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Lessons from Credit Spreads

An army of market watchers around the world spend a lot of time predicting market direction. Some follow the fundamental approach and base their views on things like earnings growth of corporates, P/E multiples etc; while some follow the technical approach. The latter express a view on market dirrection by reading charts. They talk support, resistances, head & shoulders, negative and positive divergences etc. While neither of the methods are per se ‘wrong’, it would be rather intuitive to learn about movements in one asset class by looking closely at what happens in another asset class. Credit Spreads is one such ‘indicator’.
Investors in ‘Junk’ bonds - bonds issued by companies that are teetering on the brink of disaster are classified as ‘junk’ - need to be compensated adequately for assuming higher risk by investing in the junk bond as compared to investing in a government backed Treasury Bond. So they demand a higher yield for investing in these bonds. The difference between the yield on a ‘Junk’ bond and a Treasury Bond can be termed as a ‘Credit Spread’.
Credit Spreads and Equities High spreads indicate that risk-appetite among investors is very low. Low spreads indicate the opposite. When investor appetite for risk is low, they tend to invest most of their money in ‘low risk’ bonds. Less money flows into equities and hence, equity markets tend to stay depressed. When risk appetite increases, investors shift money out of debt and direct them towards higher risk asset classes like equities. Result? Equities start rallying. As a consequence, changes in conditions that lead to changes in investor risk appetite…lead to gyrations in equity markets!
Lessons from History In 2003, something led to a contraction in Credit Spreads…and a rally in equities! (Chart helps! Data from Oct-03 to Jul-07)
Low interest rates led to a boom in lending. Corporates re-leveraged their balance sheets enhancing returns for equity holders. Something else also occurred during this period that led to a surge in lending. Private Equity. The LBO (Leveraged Buy-Outs) wave reared its head once again with returns that caught the attention of even conservative investors like pension funds. Demand picked up so much that lenders found it extremely lucrative to lend to the ‘sub-prime’ segment. For a while, returns from these investments far outweighed the inherent risks, as a sub-prime market collapse seemed unlikely. Attracted by the huge returns that these funds were generating, more money started moving out of low risk asset classes…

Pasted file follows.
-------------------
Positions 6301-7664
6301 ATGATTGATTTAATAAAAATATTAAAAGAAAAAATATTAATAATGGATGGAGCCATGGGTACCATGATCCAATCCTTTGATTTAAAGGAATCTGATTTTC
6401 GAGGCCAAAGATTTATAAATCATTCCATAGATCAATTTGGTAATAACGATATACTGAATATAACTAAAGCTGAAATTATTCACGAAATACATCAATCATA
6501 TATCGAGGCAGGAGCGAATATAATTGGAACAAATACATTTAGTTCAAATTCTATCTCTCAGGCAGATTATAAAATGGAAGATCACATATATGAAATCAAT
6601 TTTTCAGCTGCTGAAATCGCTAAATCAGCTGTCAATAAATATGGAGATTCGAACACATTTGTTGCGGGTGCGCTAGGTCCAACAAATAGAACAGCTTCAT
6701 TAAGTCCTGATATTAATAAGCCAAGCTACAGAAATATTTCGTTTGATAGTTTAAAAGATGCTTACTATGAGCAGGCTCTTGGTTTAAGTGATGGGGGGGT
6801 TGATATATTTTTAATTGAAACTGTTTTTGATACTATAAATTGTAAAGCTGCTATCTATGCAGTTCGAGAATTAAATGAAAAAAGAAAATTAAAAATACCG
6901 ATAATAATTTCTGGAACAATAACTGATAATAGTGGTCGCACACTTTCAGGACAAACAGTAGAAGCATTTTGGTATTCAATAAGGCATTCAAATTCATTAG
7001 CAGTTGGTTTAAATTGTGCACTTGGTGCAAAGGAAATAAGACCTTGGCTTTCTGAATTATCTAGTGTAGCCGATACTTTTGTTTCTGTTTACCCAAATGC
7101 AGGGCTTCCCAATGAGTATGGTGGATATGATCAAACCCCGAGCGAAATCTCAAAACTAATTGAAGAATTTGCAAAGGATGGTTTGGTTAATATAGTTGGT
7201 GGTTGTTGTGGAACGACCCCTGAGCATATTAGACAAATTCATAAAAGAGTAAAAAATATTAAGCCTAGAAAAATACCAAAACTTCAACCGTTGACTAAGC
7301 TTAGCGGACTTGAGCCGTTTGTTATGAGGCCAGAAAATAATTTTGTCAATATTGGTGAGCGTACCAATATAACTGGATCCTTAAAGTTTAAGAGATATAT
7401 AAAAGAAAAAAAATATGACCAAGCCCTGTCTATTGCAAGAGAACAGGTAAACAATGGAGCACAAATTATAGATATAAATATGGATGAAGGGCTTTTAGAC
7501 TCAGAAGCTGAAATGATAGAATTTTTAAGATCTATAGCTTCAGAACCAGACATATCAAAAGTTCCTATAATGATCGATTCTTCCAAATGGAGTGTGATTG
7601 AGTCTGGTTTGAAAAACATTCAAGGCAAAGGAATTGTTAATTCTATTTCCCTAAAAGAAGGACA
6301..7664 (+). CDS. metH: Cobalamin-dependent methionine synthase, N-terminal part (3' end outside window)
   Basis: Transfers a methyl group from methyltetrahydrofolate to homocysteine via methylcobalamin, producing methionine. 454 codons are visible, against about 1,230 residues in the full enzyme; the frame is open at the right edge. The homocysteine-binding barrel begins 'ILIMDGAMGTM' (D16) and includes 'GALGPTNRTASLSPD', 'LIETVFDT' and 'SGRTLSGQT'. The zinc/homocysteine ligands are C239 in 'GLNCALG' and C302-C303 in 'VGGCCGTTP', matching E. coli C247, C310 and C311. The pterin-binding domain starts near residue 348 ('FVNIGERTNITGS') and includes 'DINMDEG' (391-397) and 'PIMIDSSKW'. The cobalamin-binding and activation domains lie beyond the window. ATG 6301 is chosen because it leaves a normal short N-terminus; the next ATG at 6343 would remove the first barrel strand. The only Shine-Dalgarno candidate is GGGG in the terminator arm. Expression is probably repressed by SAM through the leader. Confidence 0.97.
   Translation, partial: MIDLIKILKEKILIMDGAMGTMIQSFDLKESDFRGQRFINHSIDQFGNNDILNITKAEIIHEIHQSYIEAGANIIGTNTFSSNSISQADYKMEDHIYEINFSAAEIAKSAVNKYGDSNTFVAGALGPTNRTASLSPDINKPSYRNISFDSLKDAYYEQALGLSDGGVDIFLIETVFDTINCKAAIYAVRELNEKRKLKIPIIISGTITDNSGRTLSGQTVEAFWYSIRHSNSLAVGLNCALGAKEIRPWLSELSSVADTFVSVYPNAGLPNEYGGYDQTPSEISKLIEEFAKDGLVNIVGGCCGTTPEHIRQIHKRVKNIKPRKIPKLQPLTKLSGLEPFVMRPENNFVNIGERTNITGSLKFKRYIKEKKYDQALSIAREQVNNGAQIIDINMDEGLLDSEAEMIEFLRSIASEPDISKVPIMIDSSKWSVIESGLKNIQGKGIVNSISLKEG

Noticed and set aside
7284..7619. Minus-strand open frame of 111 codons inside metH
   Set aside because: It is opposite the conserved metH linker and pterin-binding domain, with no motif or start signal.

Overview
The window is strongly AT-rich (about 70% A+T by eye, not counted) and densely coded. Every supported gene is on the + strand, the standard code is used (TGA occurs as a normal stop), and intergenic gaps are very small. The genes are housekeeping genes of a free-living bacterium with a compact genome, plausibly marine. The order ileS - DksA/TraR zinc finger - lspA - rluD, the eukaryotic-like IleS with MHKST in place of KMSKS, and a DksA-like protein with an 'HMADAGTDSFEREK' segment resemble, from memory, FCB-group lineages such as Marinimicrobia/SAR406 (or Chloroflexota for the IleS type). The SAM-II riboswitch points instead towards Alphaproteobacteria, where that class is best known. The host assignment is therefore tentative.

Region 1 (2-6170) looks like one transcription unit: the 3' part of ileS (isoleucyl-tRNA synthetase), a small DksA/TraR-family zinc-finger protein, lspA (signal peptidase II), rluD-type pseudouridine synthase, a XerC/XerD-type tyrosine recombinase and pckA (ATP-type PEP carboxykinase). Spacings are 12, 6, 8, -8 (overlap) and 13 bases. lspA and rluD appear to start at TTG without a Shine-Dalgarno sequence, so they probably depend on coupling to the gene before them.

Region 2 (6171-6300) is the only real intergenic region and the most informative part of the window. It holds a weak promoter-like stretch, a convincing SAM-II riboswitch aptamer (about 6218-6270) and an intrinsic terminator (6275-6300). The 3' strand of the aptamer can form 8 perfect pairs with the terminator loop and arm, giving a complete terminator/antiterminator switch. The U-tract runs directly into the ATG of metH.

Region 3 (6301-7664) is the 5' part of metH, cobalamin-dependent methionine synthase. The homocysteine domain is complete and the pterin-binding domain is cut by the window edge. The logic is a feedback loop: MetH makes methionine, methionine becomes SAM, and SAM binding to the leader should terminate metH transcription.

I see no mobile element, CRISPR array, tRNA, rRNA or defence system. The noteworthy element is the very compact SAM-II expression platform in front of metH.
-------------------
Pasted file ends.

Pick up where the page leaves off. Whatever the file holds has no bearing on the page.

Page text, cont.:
...Leading to a contraction in Credit Spreads (refer chart). The equity market reacted after a while and the rally began…taking the S&P 500 from 800 to over 1500 levels in the next four years.
The needle that burst the bubble eventually came in the form of higher interest rates and housing market slowdown. The string of interest rate hikes instituted by the Fed, gradually resulted in rising defaults on home mortgages. Rising defaults led to slowing household sales…leading to drop in house prices…leading to more defaults as people found the prices of their properties dropping and buyers hard to come by!

The sub-prime market blew up as a consequence of the housing market slowdown. As the risk of defaults increased, the effect was seen in the credit spreads…which started widening sharply since Jun-2007 (refer chart). Investors, burned by the meltdown, moved into low risk asset classes. Where was the equity market correction?

Current Scenario?
Credit spreads have widened sharply over the past few months after bottoming out at historic lows, but the equity markets, as usual, haven’t begun their reaction. I think the lure of higher premiums for equity by private equity firms is supporting the current rally in equities. On most occasions, equity markets have lagged the developments in Credit Spreads and this time seems no different. If history repeats itself (again!), it wouldn’t surprise me if the equity markets corrected in the short-to-medium term.
As usual, time is one’s best friend…or worst enemy!


Abhilash said…
By far the best written by the writer on Credit Markets
ilanit said…
Private equity firms generally receive a return on their investments through one of three ways: an IPO, a sale or merger of the company they control, or a recapitalization. Unlisted securities may be sold directly to investors by the company (called a private offering) or to a private equity fund, which pools contributions from Los Angeles business investors to create a capital pool.

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